The Fallacy of Goal-Setting
Updated: Nov 18, 2022
We live in a culture obsessed with goal-setting. Graduations. Degrees. Jobs. Promotions. Buying a house. Having kids. Retirement. From the moment we start school till we’re ready to retire, we are told that having a clear vision of the future is the key to living a successful life. To a certain extent, this is true. After all, having a destination in mind when working towards our goals gives us something to aim for as we navigate through life. That being said, modern society has taken this mentality a bit too far.
The problem with always having somewhere to get to is that when we finally arrive, we’re too busy trying to get to the next level to appreciate what we’ve accomplished.
I’ve witnessed this dilemma time and time again during my decade-long career in the fitness industry. People finally reach their target body fat percentage, but it’s not as fulfilling as they envisioned, so they set a more extreme goal. They are so blinded by the idea of their future goal that they fail to realize the significance of having reached this present milestone. This vicious cycle continues indefinitely. In some rare cases, this attitude leads to some astonishing physical feats that almost defy the capacity of the human body. Sadly, for the majority of the population, this ambitious road leads to injury, pain, and the psychological trauma that comes with feeling like we’re never good enough.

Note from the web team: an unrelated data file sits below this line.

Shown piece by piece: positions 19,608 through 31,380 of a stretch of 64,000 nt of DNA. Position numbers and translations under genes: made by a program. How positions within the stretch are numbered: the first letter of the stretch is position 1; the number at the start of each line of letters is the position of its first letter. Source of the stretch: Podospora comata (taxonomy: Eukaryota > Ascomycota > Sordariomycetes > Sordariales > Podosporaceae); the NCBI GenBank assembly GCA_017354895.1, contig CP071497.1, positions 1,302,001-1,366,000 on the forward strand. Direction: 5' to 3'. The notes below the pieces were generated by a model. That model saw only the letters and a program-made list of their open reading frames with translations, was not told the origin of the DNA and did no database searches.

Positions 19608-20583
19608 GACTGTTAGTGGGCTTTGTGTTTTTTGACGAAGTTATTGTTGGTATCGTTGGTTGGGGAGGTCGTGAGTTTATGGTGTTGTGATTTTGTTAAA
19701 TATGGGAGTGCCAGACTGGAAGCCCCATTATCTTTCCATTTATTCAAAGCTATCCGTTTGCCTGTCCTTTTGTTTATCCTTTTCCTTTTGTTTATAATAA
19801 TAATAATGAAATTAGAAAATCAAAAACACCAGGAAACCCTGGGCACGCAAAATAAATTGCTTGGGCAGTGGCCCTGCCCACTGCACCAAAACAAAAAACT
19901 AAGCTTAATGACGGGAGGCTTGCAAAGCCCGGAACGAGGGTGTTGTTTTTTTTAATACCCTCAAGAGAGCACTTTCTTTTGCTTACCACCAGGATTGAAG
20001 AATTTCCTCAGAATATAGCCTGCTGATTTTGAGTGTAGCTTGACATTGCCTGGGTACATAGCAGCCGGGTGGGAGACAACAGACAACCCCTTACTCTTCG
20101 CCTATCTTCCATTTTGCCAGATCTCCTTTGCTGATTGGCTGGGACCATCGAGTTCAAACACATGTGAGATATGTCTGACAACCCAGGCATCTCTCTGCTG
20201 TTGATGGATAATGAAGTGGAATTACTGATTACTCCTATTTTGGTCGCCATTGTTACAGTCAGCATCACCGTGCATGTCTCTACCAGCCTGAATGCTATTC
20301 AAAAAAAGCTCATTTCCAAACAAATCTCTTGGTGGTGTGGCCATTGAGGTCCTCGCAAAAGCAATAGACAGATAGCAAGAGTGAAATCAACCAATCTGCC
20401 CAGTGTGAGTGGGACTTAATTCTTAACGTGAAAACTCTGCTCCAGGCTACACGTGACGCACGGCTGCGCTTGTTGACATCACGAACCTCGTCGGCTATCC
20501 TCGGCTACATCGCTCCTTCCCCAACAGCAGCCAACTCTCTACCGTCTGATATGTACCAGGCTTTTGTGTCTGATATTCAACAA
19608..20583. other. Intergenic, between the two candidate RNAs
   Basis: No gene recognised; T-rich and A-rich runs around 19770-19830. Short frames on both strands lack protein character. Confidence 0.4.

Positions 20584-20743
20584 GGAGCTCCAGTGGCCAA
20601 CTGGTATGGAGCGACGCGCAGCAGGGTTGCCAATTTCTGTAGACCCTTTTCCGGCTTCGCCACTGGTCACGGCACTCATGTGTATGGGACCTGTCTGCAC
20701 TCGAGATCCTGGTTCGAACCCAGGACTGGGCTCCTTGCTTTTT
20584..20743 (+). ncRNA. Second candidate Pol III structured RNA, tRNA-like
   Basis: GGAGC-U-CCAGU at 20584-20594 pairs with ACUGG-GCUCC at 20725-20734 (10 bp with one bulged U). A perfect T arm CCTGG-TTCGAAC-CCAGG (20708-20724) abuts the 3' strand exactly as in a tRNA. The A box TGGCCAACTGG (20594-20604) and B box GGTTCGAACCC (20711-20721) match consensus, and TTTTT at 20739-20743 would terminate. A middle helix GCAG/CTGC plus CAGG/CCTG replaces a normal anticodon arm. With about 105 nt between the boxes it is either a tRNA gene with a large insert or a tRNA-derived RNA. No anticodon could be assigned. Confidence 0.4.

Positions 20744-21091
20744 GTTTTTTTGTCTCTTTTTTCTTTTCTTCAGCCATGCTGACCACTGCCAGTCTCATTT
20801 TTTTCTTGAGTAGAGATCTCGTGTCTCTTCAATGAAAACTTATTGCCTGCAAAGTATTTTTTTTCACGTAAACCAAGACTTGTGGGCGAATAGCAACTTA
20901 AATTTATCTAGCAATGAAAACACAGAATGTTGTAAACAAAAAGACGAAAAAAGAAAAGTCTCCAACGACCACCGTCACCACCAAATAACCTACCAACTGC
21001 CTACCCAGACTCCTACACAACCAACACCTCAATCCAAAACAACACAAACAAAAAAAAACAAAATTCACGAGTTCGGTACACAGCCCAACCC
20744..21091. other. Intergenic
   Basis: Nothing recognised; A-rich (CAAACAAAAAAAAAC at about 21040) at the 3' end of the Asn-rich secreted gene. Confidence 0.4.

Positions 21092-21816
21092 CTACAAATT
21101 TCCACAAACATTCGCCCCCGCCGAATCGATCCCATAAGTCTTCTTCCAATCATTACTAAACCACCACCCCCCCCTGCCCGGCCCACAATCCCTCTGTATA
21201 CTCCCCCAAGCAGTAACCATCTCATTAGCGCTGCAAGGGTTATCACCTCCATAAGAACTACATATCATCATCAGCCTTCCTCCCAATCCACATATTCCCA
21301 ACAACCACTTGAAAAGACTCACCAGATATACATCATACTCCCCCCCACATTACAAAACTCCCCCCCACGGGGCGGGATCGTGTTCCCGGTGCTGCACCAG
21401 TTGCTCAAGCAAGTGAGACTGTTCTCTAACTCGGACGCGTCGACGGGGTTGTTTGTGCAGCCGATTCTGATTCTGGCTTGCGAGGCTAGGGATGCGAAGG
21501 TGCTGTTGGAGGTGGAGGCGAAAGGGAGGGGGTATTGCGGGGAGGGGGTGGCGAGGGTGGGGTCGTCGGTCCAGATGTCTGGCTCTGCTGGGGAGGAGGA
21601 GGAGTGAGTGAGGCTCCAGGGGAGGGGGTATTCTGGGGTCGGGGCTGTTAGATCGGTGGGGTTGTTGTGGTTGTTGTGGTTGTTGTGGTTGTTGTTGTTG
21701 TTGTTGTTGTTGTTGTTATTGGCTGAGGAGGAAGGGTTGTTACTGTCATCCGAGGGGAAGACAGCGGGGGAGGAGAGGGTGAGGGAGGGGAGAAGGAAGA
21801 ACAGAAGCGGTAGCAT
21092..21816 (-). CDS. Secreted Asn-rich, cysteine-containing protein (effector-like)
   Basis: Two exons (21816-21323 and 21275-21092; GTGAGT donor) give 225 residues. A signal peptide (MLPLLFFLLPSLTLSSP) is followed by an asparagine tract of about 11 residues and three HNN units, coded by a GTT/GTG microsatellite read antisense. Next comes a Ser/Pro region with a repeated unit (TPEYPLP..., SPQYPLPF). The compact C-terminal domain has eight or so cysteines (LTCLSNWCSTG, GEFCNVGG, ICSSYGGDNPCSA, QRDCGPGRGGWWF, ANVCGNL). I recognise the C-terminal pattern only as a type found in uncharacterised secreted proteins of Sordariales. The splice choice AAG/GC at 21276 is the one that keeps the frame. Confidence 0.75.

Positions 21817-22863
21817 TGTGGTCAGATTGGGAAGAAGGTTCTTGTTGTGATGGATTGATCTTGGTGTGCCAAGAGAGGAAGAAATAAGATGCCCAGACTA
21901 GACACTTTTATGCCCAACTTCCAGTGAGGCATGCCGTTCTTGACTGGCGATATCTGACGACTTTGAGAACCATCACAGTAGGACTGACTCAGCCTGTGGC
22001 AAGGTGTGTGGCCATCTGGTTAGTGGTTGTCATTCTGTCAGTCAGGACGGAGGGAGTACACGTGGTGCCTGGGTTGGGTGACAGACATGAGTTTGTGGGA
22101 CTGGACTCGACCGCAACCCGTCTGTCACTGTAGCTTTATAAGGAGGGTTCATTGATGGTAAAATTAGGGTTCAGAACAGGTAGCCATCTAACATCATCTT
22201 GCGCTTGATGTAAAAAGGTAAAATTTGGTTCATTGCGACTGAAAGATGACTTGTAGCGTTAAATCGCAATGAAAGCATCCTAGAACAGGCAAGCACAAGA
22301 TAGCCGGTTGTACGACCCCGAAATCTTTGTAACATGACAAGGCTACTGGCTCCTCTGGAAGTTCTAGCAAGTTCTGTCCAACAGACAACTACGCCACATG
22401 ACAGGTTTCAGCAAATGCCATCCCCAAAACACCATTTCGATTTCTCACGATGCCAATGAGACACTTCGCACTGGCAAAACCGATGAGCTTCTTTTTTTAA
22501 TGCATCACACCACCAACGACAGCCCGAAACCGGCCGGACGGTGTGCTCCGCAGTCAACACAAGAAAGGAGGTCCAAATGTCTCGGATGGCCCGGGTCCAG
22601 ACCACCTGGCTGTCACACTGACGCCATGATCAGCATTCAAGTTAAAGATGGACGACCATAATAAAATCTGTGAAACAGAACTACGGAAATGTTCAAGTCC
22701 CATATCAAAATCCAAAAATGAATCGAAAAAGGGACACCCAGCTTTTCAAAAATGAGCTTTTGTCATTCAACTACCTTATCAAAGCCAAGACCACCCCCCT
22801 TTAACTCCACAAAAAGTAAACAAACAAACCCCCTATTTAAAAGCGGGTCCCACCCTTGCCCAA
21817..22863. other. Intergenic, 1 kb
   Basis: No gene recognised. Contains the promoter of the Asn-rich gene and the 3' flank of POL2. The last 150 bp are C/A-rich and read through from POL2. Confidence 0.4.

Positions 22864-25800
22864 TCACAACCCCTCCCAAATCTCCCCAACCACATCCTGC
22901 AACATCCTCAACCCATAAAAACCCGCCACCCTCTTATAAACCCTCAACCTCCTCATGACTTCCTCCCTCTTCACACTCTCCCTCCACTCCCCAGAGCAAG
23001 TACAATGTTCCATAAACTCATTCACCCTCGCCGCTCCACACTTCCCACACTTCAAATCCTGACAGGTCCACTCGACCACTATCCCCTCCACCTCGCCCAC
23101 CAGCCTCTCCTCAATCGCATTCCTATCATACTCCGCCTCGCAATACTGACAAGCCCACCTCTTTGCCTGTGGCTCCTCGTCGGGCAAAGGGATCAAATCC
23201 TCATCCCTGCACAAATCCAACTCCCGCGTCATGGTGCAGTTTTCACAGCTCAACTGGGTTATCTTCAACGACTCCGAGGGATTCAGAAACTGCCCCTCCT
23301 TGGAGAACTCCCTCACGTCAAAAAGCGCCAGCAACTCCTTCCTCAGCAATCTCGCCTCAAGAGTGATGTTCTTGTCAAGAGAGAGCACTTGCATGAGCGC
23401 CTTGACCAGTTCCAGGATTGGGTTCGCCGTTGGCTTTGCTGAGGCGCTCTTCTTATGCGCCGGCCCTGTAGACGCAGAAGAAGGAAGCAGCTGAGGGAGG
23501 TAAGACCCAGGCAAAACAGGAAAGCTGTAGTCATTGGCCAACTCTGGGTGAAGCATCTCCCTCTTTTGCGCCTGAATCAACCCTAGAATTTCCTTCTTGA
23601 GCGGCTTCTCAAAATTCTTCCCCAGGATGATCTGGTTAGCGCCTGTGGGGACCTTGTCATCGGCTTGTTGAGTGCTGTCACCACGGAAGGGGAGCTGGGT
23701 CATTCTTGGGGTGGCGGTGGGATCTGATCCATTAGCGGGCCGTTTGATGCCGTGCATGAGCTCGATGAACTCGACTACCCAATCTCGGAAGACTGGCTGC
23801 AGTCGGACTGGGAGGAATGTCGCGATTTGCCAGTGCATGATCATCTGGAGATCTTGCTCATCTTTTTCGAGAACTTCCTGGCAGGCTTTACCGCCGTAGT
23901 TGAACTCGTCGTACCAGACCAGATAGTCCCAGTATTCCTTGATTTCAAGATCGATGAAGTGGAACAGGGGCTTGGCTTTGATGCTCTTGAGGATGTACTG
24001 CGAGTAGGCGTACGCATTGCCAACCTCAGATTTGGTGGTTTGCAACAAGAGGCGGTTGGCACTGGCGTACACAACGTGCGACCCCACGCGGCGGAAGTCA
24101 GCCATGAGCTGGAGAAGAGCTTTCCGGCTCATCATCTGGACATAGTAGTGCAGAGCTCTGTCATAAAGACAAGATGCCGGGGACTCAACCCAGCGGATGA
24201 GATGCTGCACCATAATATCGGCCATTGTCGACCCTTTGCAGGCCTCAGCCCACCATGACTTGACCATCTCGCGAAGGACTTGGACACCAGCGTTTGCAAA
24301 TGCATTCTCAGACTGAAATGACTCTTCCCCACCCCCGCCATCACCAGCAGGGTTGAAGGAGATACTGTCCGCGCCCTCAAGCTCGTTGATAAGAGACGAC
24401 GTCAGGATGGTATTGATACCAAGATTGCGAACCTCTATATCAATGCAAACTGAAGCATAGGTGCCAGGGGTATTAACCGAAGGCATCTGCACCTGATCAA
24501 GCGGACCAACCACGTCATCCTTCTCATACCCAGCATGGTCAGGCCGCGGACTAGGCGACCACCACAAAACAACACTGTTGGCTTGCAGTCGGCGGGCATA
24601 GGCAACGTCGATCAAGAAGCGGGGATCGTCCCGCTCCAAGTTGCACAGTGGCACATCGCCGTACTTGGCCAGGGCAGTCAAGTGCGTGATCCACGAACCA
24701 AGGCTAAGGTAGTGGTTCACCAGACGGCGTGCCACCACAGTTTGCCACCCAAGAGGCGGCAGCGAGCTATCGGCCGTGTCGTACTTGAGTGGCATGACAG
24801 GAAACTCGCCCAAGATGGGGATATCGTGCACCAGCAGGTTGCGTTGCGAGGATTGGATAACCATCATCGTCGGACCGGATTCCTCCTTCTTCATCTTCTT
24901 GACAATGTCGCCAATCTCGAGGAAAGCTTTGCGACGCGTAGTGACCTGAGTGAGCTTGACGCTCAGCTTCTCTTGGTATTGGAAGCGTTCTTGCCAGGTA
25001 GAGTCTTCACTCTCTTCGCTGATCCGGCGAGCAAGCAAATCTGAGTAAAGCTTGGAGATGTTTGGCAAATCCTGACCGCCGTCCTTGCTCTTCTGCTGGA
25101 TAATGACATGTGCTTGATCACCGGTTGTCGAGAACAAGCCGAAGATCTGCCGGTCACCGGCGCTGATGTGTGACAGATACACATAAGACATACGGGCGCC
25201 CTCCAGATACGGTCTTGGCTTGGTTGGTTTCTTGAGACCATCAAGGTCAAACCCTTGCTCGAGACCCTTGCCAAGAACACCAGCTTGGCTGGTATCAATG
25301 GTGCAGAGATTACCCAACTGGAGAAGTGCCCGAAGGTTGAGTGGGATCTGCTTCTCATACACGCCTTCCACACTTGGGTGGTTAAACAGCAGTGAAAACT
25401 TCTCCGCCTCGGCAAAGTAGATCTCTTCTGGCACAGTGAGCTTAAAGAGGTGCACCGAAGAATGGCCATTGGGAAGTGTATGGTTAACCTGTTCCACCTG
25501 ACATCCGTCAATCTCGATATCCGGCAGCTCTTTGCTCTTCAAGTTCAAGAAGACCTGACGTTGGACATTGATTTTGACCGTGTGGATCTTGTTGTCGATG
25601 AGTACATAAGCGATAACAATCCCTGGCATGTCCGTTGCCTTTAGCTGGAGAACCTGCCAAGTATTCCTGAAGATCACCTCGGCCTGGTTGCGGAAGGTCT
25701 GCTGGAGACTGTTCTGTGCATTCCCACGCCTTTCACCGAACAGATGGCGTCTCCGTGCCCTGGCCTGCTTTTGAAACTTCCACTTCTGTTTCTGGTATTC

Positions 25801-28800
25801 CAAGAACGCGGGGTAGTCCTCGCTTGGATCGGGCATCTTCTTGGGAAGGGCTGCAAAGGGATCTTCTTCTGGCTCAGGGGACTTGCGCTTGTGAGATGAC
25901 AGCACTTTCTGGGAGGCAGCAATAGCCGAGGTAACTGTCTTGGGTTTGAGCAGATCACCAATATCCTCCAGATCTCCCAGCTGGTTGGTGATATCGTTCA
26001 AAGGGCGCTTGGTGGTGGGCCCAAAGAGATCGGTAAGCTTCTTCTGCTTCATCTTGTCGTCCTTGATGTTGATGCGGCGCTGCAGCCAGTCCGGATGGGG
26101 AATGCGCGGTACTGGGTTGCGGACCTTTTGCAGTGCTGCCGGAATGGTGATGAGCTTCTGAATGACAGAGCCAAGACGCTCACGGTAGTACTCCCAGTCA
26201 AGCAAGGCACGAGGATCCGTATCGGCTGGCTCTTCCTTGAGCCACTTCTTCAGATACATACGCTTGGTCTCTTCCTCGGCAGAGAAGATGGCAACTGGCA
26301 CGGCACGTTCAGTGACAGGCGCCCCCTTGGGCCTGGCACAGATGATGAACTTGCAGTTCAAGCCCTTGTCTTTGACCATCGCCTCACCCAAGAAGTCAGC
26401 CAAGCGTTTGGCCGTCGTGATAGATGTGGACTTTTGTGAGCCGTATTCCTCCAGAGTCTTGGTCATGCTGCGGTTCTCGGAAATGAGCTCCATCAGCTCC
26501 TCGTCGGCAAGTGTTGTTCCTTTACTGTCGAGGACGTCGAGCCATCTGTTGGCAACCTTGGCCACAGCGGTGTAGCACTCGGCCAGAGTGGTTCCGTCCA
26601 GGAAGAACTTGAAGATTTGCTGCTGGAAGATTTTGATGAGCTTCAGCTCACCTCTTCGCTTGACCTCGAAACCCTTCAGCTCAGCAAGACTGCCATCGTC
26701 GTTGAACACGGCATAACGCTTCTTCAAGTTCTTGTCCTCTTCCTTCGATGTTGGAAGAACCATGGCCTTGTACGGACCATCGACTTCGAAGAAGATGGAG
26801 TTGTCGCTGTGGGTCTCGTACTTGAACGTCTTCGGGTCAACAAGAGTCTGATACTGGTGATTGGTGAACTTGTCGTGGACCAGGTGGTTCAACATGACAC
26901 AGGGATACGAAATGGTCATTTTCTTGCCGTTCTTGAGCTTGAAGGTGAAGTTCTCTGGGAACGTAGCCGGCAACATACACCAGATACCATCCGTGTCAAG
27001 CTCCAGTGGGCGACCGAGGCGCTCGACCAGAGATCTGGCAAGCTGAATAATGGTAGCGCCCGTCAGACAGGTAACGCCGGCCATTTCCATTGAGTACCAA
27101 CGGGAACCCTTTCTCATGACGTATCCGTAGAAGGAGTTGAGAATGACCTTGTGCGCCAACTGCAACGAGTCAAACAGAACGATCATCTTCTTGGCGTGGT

Why can’t we just be content in the present moment, while enjoying the journey towards our next goal? The way I see it, there are at least two contributing factors. First, it takes one tap on our phones to transport us into a virtual world filled with people who are better-looking and more talented than us. We’ve all heard the truism that comparison is the thief of joy, but it’s human nature to compare ourselves to our peers for social validation. If we base our self-worth in how we compare to others, then we’re shit out of luck, because there’s always someone out there with more talent, skill, and/or genetic advantage than us.
Then there’s the advertising industry—the people companies pay to convince us that we’d be happier if we buy their products. Marketers are experts at pointing out our imperfections and persuading us to consume. This perpetual pattern of buying products and services to improve our self-confidence is like the proverbial carrot dangling from the stick—our best self is always one product away!
It seems like we’ve run into a paradox: we need goals to move forward in life, but constantly chasing after the next thing is a form of self-deception that ultimately leads to frustration. What’s the solution?